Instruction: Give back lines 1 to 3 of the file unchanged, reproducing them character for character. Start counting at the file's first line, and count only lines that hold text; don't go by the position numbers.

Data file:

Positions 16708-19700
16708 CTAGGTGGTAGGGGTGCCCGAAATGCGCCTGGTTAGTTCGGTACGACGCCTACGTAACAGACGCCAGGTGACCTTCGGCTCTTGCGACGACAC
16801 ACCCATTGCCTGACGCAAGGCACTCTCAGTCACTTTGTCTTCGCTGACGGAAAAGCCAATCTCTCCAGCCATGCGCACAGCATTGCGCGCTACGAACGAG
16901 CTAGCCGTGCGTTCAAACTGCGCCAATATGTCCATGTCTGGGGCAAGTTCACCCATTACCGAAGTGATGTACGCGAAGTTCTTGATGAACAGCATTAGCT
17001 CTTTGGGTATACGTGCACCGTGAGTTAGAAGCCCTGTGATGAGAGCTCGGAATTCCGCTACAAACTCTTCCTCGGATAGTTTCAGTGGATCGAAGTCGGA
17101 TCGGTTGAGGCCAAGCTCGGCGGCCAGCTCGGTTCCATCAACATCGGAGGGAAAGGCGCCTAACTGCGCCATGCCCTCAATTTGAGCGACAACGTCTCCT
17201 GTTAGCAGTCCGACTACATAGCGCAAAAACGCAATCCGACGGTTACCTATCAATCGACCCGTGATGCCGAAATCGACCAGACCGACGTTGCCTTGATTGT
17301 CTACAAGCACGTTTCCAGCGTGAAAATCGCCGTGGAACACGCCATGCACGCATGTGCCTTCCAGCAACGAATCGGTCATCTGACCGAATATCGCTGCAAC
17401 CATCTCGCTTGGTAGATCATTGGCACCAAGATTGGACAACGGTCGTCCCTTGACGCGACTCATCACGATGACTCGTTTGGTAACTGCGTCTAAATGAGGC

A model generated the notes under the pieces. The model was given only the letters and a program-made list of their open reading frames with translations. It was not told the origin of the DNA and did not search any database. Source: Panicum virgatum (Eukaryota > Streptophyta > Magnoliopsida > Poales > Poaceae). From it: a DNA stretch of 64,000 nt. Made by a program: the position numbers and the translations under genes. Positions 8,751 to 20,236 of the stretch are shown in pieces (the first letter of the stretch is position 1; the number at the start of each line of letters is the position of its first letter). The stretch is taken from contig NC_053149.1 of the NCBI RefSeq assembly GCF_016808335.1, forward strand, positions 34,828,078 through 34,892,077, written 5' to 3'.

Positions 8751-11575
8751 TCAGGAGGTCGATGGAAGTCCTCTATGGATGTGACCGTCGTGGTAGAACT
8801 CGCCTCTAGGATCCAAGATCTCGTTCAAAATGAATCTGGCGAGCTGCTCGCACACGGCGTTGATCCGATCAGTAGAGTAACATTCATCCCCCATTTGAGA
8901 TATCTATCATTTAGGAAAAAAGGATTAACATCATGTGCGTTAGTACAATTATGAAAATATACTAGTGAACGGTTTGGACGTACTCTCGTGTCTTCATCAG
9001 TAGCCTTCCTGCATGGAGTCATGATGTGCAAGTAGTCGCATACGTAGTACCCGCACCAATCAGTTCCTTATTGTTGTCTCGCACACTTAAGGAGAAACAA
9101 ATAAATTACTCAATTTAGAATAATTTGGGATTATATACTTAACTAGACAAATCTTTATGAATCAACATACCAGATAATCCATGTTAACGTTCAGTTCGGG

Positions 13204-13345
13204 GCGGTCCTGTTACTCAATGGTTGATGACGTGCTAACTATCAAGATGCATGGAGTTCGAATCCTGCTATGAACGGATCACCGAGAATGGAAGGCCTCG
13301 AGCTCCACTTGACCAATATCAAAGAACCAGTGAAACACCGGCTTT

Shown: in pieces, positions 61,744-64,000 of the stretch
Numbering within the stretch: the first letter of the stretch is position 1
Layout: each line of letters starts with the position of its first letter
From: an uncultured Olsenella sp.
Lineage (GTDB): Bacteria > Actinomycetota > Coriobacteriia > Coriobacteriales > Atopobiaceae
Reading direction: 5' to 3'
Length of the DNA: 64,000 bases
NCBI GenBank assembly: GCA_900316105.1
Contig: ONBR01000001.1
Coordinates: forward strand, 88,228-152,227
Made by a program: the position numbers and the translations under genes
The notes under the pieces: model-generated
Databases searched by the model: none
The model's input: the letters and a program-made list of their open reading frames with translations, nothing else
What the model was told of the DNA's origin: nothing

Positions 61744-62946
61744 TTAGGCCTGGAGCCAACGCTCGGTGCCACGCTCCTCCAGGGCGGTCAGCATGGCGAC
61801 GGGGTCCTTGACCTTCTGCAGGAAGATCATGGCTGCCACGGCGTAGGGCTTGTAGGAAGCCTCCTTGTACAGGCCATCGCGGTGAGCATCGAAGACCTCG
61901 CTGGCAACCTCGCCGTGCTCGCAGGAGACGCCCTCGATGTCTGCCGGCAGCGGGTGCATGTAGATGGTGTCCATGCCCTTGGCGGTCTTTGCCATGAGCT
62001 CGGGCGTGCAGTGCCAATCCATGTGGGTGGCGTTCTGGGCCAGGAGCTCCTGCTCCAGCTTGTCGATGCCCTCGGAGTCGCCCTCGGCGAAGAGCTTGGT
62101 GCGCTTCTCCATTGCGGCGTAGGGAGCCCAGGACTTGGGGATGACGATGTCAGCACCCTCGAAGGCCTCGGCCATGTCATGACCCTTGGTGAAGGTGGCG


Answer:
Positions 16708-19700
16708 CTAGGTGGTAGGGGTGCCCGAAATGCGCCTGGTTAGTTCGGTACGACGCCTACGTAACAGACGCCAGGTGACCTTCGGCTCTTGCGACGACAC
16801 ACCCATTGCCTGACGCAAGGCACTCTCAGTCACTTTGTCTTCGCTGACGGAAAAGCCAATCTCTCCAGCCATGCGCACAGCATTGCGCGCTACGAACGAG